[6] And once even a member of the Communist party, because I wanted to see if by doing so I would get on some FBI or governmental watch list. How idealistic foolish was that? (Yep, I was in college.)

The Ownership I’m Not Experiencing

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Happy Half Birthday to K

Yes, half-birthdays are a thing (at least in our family).

 

Eli In Leaves 1995

 

 

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Department Of How Do You Say Wistful In Swedish?

MH and I bid a fond, happy-for-them-but-sad-for-us, Bon Voyage to our beloved and longtime “Swenadian” friends this week. The S family was one of the first families we met when we moved to this neighborhood, over 20 years ago. And now they have metaphorically set sail for the mother ship (the husband’s), Sweden.

After taking his company’s retire-or-get-fired [1]  offer this year, the Swedish-Canadian couple began planning to live their dream of returning to academia/research.  [2]  They sold their house in Hillsboro and are on their way to Sweden, and will reside in Gothenburg .

Their three now young adult children, of whom our son K and daughter Belle have so many fond memories, are all US citizens and are all (so far) content to remain in the USA; thus, there is an “anchor” to have our friends return stateside for visits. [3]  We also have their generous invitation to come across the pond and stay with them in Sweden. And so our wishes for them were Bon Voyage and best of luck – we didn’t have to truly bid them goodbye…even as my heart was aching, to lose the physical proximity of such good people.

Their daughter remarked on FB about how admiring and proud she was of her parents for taking on such a life adventure, and she hoped she would be doing something similar when she was 55.  Moiself, too, I thought, when I read her touching tribute. Similar (admittedly selfish) thoughts have added to the tug at my heart – where is my (post, ahem) age 55 adventure?  [4]  I’m sad to see good friends depart, yet happy for them as they pursue their dream…and also slightly envious of their willingness and ability to embark on their new venture.

Skål!

 

 

SegersNYE2005

How we will miss those classy family celebrations; e.g., the Swenadian Year of the Gummy Worm, aka New Year’s Eve 2005 (our son K [the only one sans eyeglasses] and daughter Belle(second row, middle) nd Belle with the S family’s children)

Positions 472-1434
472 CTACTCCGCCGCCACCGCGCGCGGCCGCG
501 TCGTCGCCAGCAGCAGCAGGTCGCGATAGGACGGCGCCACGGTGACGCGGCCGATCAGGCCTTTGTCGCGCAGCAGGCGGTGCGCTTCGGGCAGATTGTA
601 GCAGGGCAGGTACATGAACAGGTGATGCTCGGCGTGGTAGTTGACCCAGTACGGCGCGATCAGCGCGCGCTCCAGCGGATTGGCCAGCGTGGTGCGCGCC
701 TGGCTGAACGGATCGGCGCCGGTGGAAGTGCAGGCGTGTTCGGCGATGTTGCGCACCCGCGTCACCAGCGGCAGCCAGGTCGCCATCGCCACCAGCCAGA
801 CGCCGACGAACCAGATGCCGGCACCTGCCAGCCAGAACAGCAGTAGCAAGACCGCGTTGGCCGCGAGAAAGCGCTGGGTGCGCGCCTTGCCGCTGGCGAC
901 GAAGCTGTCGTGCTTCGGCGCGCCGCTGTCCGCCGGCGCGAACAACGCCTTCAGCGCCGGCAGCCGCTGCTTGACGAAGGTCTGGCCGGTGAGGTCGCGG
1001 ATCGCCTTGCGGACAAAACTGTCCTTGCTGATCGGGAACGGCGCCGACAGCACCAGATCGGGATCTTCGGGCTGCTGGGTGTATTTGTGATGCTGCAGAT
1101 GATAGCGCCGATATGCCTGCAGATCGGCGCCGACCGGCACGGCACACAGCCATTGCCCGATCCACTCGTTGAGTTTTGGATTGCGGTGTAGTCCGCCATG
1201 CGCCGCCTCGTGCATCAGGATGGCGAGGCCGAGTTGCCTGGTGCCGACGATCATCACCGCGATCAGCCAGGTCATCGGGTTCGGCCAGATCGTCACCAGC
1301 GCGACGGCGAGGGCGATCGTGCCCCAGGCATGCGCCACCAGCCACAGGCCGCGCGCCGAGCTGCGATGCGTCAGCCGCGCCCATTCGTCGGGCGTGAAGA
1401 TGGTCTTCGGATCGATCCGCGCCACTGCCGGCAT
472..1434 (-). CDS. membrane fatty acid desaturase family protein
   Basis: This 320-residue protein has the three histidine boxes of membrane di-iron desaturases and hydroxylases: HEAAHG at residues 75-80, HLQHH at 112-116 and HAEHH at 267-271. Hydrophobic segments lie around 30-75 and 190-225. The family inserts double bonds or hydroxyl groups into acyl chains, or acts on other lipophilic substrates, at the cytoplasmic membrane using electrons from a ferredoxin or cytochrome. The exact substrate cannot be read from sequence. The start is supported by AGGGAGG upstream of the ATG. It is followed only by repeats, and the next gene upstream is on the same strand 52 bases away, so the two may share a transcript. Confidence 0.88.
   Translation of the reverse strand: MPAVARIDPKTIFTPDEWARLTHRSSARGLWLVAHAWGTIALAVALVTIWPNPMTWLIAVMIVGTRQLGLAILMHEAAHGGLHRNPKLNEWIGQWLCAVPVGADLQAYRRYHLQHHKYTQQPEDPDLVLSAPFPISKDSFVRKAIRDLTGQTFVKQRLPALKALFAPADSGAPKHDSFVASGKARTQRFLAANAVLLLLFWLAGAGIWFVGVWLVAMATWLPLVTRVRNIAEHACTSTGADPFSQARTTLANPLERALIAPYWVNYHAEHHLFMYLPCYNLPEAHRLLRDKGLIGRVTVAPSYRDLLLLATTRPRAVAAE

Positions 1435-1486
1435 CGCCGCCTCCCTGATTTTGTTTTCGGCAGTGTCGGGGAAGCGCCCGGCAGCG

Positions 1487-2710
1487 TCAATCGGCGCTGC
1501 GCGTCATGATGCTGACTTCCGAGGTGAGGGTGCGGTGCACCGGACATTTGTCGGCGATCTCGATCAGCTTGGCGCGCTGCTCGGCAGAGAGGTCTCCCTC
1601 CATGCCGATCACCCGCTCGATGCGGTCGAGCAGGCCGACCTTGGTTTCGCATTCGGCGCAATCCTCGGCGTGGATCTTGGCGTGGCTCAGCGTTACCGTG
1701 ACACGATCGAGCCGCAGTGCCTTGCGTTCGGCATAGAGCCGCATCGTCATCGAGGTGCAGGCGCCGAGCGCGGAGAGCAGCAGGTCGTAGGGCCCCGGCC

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Department Of It’s So Much More Than That

“We hope you are enjoying your ownership experience with your Outback.”

So began the email I received last Sunday. After expressing their wish for my satisfaction, the good folks at Subaru of America tried to entice me to participate in an Outback ownership survey.  [5]

It didn’t take me long to reach for the delete key.  But I must admit, for a nanosecond or so, the email did get me to consider my life anew.  In the next few days, if y’all notice the twinkle in my eye or the spring in my step or the bug up my ass , it’s because I’ve seen the light.  How can I have been so callow, so unappreciative, for so long?  I don’t merely possess a car; I have an ownership experience.

 

 

subaru

Believe it or not, this wasn’t what sold me on my automobile purchase.

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Department Of Yet Another Win For Science

Although the usage of win implies a contest, and there’s no contest between objective evidence and wishful thinking…although, if you spend a lot of time reading Facebook posts you realize how many people confuse the latter with the former.

To wit: The most recent total solar eclipse. Specifically, the fact that it occurred, as predicted by scientists, years ago. Win win win.